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Linux - 1 week later
29 June 2017
Posted in General

I consider myself to be quite the computer veteran. Having started with PCs in 1989 (after 5 years of using home computers) and used a couple of different operating systems (started with DOS with later added QEMM/Desqview for 'multi-tasking' (or rather time-slicing on a 386DX machine), then OS/2 (versions 2.11, Warp 3 and Warp 4) to hop to Windows XP in 2002 and Windows 7 in 2007). But Linux is something completely different though. While the GUI is much like OS/2 and Windows had, the system that runs thingsin the background is completely different.

Like my programming activities where I learn the system begind the language, Iḿ taking a similar approach for Linux as well. And while it sounds like 'pun intended' with Linux being a system already, DOS, OS/2 and Windows all have in common that they more or less had the same 'grand mother', being DOS itself. It was not too hard to work on the command line of those opeating systems at all. From the earliest DOS version I used (which was 2.x iirc) up to the latest (version 6 of which I still have the 3.5"discs) as well as OS/2-DOS (which actually was caller that way) and the Windows DOS prompts, they all used the same commands, both native to the COMMAND.EXE (or CMD.EXE for Windows) as well as the external 'tools' that came with the DOS versions.
Linux is completely different. While the native commands are quite similar (dis, ls, rd and such), the administrative commands are totally different. The SUDO command allowing me to get into the administrative tools (which are equal to the external tools for DOS) are quite differently though. For that I'm reading some ebooks I've bought as well as using Google a lot to see how things work. Good thing though that there are also quite a lot of GUI tools (Synaptics being the most important one) to make things easier, but as said, I much rather learn how to use the system itself than let (3rd party) tools do things for me.

Then there's the thing about my programming tools. I wanted to be 'free' of Windows, and while knowing that not every tool I need is available for Linux (yet), I also didn't want to install WINE (Windows Is Not Emulated). Sadly though, that didn't seem to be an option for me. Certain Windows tools that I've been using while programming are too important not to use again, OR the data I've already created take too much time to convert them to a Linux equivalent (like my flowchard for the Modern System Reference Document - this image is already an old version). For these old tools, as well as some of my Steam applications that I'm missing I've decided to get WINE anyway...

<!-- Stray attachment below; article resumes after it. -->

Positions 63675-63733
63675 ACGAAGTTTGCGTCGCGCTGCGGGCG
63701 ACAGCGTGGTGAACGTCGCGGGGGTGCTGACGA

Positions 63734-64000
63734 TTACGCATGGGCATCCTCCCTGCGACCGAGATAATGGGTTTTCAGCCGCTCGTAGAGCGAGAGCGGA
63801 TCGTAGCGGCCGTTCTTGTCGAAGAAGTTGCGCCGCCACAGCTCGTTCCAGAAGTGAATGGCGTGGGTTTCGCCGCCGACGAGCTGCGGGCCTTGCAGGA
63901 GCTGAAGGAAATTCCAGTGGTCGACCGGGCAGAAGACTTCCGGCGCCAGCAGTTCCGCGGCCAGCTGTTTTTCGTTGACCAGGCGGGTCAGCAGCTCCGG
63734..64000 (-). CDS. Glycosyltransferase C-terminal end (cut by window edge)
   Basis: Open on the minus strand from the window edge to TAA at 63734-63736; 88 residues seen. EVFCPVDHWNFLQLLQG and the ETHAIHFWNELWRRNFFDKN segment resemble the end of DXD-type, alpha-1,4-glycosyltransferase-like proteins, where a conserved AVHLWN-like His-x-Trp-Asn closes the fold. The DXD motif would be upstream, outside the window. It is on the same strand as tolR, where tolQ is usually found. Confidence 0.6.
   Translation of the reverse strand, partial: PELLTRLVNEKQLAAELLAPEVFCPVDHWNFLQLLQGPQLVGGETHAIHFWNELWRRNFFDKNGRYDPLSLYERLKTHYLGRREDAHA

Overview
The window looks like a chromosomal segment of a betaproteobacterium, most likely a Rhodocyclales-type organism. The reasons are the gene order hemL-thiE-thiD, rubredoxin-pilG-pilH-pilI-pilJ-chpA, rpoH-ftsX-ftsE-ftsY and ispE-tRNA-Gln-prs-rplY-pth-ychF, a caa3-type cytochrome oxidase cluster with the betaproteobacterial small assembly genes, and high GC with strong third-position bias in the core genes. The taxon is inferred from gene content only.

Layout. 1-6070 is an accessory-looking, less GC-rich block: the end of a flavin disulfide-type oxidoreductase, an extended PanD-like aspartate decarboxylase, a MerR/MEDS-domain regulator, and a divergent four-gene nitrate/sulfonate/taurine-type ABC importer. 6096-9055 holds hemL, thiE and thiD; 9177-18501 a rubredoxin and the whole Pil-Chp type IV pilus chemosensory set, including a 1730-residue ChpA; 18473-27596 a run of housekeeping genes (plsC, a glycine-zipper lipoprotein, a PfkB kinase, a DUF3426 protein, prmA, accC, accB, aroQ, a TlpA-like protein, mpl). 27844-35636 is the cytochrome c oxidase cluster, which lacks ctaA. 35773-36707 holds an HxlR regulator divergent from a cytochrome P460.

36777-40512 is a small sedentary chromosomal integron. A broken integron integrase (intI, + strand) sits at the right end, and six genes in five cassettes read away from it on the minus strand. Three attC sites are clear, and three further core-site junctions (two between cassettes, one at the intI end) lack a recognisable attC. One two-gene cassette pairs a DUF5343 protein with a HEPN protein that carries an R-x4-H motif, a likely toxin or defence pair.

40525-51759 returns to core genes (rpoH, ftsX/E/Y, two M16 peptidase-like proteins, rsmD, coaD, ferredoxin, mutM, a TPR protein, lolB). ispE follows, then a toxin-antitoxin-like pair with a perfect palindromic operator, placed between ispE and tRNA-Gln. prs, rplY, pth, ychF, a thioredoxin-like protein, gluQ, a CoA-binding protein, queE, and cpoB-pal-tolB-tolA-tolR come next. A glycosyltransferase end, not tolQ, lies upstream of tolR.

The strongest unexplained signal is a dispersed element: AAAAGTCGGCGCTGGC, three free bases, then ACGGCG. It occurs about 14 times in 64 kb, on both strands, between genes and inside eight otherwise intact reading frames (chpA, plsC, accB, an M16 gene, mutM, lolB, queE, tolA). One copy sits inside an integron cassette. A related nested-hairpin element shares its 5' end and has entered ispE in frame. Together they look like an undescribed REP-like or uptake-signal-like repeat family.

Gaming under Linux is something important to mention as well. While I'm gaming more and more on my PS4 for the last haf year, there are still some games that I want to play. It's a good thing thatthose games are available for Linux and I have installed those. It's also fun to point out that a game like Borderlands 2 runs a lot smoother under Linux with all settings maxed out than it does under Windows
The only thing I need to figure out is how to get nVidia PhysiX to work under Linux. While not being overly important, I think it'll be one of those fun things to get to work. I've already seen that the nVidia drivers did install Vulkan (now figure out how to use it when programming ), but using both PhysX for my games (Borderlands 2 uses it) would be AWESOME. And for programming using them both at the same time would be great as well, though I think Vulkan might be stong enough already to ditch PhysX completely...

Last but not least, the Ubuntu community. I've subscribed to the /r/Ubuntu subreddit and I gotta say that the community is great. Asking questions doesn't result in downvotes and negative comments, it's quite the opposite (and something to get used to). When I ask a question, I get a lot of upvotes, even if people don't comment on it. And those people who comment come with real good answers. If you want to switch to Linux, I'd say get over there as well for some real good help and general information!


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